Reading Southern 1


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The books. The books I read when I was pregnant with all three of my babies told me: breastfeed*, trust yourself, and read to your babies. Those are still my top three bits of advice for expectant parents. Books are integral around these here parts. When my kids get excited about “library day” at school, I know I’m doing alright as a mama.

Books take you places.

Sometimes, though, it takes a while to recognize just where we might be going.

One of my kids struggles with novels, because she wants all the information right away. She wants to know: is this going to end well, why do I care about these people, and just what is happening?

It’s funny and frustrating. The first chapter of every novel is a lesson in patience. She can’t stand the not knowing. She has no time for breadcrumb clues. But. I had assigned her “To Kill a Mockingbird” for the summer. I knew she would love it, and I knew it would address some of the history we would be tackling this homeschool year. And stubborn child that she is, she insisted she did not understand what was happening in the first chapter.

I agreed to read the first chapter aloud so I could help her navigate the short lineage and fill in any of the language gaps so she could finish it alone. She settled into the corner of the sofa when we could have walked to the neighborhood pool. As I read, her sister wandered in and curled up. Before long, younger brother had wrapped himself around my legs and all listened, rapt.

As the book is set in the south, middle had requested I read the book in a southern accent. While this made my jaw sore, at one point, the kids asked me to try reading it in a “regular” voice. Three words in and they begged me to return to the drawl.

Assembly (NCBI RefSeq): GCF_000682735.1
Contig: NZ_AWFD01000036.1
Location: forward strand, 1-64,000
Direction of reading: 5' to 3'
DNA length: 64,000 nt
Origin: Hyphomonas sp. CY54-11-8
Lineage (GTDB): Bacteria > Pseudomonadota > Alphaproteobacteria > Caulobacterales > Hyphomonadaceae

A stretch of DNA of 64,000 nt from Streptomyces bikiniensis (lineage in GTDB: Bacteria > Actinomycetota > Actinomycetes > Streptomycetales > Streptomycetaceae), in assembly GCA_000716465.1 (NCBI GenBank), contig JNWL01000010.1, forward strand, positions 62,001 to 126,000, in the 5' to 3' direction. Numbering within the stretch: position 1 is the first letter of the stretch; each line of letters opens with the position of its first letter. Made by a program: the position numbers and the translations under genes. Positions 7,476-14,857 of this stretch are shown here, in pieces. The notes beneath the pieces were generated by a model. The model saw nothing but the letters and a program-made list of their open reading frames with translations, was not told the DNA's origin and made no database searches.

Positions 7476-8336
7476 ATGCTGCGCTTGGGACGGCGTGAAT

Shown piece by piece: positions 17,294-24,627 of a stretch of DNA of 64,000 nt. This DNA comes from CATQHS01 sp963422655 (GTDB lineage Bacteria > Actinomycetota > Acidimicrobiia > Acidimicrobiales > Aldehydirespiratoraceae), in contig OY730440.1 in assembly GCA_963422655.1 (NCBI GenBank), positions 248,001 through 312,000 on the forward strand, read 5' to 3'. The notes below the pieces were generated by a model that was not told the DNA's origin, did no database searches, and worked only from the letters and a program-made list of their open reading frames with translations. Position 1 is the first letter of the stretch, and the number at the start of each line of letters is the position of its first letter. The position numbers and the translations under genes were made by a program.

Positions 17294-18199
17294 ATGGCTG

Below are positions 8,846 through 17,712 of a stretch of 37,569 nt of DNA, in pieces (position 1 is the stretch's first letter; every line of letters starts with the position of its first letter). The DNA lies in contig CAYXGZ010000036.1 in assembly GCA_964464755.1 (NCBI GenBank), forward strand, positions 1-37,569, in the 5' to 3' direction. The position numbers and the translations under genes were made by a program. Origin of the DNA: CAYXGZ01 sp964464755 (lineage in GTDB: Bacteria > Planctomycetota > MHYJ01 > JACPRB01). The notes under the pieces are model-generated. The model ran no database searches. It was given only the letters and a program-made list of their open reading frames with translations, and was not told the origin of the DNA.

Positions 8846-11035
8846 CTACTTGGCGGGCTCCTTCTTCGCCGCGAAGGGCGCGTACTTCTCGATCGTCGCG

We read the book throughout the summer, and I worried. I worried how they would respond to the rather vulgar scenes of fatherly neglect. I worried that they would be as afraid of Boo Radley as I was as a child. I worried that the racism and the foreign to us 1939 mores would bother their precious intellects.

And while they did notice the rape-y, incest scene, (except for little brother…he wandered off for video games at that point) they noticed the lilting language, the perfect cadence and the amazing characters that seem to whorl off the page like some kind of juju magic.

It is magic. Words are magic. Storytelling is magic. How else to explain teenage girls sitting still long enough to hear one chapter read aloud and to beg for another.

“Just one more chapter,” is hard to resist.

*i am not militant! and I understand that every family needs to make their own choices about feeding their babies. I don’t care how you do it, as long as you feed them.


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One thought on “Reading Southern

  • Margi

    Love, love, love. I finally read this book when I was over 30 and wish I’d read it decades earlier. I also got to see the film with Gregory Peck on the big screen in Austin a few months later. It was divine timing.